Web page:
Edgar Mitchell, sixth man on the Moon, dies aged 85
US astronaut Edgar Mitchell, who was the sixth man to walk on the Moon, has died aged 85.
Captain Mitchell passed away at a hospice in West Palm Beach, Florida, one day before the 45th anniversary of his Moon landing, his family said.
As part of the Apollo 14 mission in 1971, he spent more than nine hours on the Moon conducting experiments.
He said he had undergone an epiphany in space and in later life revealed a belief that aliens had visited Earth.
Mr Mitchell's mission to the Moon was the fourth in the US Apollo series, and the first to follow the ill-fated Apollo 13 which aborted its attempt to land after an oxygen tank explosion.
Mr Mitchell and his crewmate, another Navy officer, Captain Alan Shepard, made it safely to the lunar surface. Their landing site was the Fra Mauro Highlands, a hilly area that was the target of the failed Apollo 13 mission.
During their 33 hours at the site, the two astronauts collected 45kg (94lb) of Moonrock for examination back on earth and completed the longest moonwalk in history.
Capt Shepard also hit a golf ball he had stowed onboard for the purpose, reporting later that it travelled "miles and miles and miles" in the low lunar gravity. He later estimated it travelled up to 400 yards (365 metres) - still considerably further than his average Earthbound drive.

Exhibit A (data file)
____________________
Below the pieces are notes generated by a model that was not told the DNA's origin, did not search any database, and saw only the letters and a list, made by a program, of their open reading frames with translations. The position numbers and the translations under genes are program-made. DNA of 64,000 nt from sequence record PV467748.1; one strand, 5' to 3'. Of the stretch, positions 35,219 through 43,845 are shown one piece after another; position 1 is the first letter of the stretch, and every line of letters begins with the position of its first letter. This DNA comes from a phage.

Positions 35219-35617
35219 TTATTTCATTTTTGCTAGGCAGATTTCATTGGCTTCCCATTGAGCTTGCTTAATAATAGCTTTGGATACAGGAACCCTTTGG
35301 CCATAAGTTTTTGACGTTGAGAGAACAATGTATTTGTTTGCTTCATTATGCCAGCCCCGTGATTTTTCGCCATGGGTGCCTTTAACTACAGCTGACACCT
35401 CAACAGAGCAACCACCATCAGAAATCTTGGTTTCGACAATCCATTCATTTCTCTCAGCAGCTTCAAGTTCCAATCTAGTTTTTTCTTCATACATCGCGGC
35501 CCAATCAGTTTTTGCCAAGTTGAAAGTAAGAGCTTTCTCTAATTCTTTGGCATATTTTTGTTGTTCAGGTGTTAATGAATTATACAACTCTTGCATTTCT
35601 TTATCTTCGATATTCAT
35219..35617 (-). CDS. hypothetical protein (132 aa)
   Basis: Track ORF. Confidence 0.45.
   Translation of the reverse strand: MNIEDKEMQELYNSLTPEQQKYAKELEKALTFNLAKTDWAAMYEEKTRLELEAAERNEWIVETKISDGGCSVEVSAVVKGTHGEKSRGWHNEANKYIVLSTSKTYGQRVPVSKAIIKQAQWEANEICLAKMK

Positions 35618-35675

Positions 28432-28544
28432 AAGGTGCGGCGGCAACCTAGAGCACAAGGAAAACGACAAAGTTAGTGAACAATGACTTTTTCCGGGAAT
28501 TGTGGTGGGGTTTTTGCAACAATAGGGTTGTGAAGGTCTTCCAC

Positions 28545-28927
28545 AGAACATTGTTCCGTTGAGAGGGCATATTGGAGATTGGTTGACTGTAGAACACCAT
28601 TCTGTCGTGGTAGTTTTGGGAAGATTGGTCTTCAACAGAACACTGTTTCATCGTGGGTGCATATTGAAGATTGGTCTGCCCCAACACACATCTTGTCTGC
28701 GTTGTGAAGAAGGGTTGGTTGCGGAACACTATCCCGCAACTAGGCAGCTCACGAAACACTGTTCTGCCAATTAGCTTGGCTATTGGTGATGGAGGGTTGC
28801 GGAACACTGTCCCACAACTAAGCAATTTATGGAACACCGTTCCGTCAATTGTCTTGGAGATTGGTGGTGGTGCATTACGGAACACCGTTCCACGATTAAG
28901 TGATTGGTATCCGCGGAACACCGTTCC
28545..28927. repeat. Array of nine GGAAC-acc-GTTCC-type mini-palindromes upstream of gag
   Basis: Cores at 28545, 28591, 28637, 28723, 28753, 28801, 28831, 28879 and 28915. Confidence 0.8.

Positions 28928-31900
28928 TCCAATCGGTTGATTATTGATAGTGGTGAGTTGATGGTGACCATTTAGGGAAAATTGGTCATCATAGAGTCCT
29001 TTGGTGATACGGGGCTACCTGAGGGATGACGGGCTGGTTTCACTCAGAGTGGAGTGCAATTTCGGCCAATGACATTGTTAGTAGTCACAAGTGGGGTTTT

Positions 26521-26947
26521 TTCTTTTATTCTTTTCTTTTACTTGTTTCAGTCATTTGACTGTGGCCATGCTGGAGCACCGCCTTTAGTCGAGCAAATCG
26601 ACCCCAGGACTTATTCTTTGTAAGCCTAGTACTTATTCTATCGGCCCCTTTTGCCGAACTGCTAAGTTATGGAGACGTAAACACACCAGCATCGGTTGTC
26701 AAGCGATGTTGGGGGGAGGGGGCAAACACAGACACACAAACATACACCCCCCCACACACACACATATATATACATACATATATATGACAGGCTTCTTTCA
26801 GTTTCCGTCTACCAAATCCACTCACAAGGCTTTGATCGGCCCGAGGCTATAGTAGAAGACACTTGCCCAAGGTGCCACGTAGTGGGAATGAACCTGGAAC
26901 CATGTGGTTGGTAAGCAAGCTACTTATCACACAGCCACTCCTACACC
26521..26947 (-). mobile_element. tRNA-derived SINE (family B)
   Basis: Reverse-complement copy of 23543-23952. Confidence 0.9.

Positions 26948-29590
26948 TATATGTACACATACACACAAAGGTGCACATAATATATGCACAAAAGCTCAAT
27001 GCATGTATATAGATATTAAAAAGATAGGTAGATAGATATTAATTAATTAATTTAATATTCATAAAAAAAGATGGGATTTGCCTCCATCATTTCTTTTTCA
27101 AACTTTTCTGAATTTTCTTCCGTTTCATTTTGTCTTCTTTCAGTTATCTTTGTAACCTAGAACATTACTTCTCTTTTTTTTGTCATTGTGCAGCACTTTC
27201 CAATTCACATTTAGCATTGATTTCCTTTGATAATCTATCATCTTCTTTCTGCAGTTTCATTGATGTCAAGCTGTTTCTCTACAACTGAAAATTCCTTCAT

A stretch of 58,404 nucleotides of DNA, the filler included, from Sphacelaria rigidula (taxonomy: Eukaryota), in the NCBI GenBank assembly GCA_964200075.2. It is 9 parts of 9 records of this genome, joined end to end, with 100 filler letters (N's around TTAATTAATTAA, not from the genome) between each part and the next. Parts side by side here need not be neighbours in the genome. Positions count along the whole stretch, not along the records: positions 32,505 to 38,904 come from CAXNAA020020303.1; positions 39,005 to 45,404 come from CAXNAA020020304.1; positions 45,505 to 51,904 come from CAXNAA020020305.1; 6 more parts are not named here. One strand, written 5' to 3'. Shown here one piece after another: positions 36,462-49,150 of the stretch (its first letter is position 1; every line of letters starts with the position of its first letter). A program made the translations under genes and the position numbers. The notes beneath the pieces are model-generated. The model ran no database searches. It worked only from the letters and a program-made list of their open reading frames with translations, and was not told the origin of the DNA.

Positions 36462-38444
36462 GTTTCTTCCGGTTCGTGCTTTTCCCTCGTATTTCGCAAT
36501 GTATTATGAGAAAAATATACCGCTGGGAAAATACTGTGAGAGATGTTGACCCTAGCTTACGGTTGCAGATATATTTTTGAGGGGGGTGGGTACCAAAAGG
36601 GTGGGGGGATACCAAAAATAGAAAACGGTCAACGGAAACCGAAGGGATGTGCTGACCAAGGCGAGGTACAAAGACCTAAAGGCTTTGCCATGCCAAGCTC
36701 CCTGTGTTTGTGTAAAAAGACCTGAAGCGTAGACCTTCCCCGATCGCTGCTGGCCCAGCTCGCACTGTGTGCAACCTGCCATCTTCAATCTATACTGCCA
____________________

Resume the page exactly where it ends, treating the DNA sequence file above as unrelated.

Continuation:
Mr Mitchell brought home more than just rocks from the Moon, telling reporters in the days after the mission that he said he had experienced an "epiphany" in space and returned with "an overwhelming sense of oneness, of connectedness".
Years later he wrote in his autobiography: "It occurred to me that the molecules of my body and the molecules of the spacecraft itself were manufactured long ago in the furnace of one of the ancient stars that burned in the heavens about me."
Mr Mitchell left Nasa in 1972 and set up the Institute of Noetic Sciences, which aimed to support "individual and collective transformation through consciousness research".
In 1974, he described his lunar epiphany to the New York Times: "It was a sense of the Earth being in critical condition, a recognition of the massive insanity which had led man into deeper and deeper crises on the planet.
"Above all, I felt the need for a radical change in our culture. I knew we were replete with untapped intuitive and psychic forces which we must utilise if we were to survive, forces that Western society had programmed us to disregard."
Aliens and UFOs
Mr Mitchell devoted much of his later life to studying the mind and unexplained phenomena. In 2008, he claimed that aliens had visited Earth and said he believed there was a government cover-up.
"I happen to have been privileged enough to be in on the fact that we've been visited on this planet and the UFO phenomena is real," he said in an interview with Kerrang Radio.
"It's been well covered up by all our governments for the last 60 years or so, but slowly it's leaked out and some of us have been privileged to have been briefed on some of it."
Asked about the astronaut's unorthodox opinions, Nasa said diplomatically: "Dr Mitchell is a great American, but we do not share his opinions on this issue."
Unlike his post-Nasa life, Mr Mitchell took a very traditional route to becoming an astronaut. He flew fighter jets for the Navy before becoming a test pilot - a profession from which many of the early Apollo crews were drawn.
He joined the astronaut corps in April 1966, five years before he went into space. Apollo 14 was his only spaceflight.
Of the 12 men who have set foot on the Moon, seven are still alive following Mr Mitchell's death, including Buzz Aldrin, Neil Armstrong's crewmate on the first mission in 1969.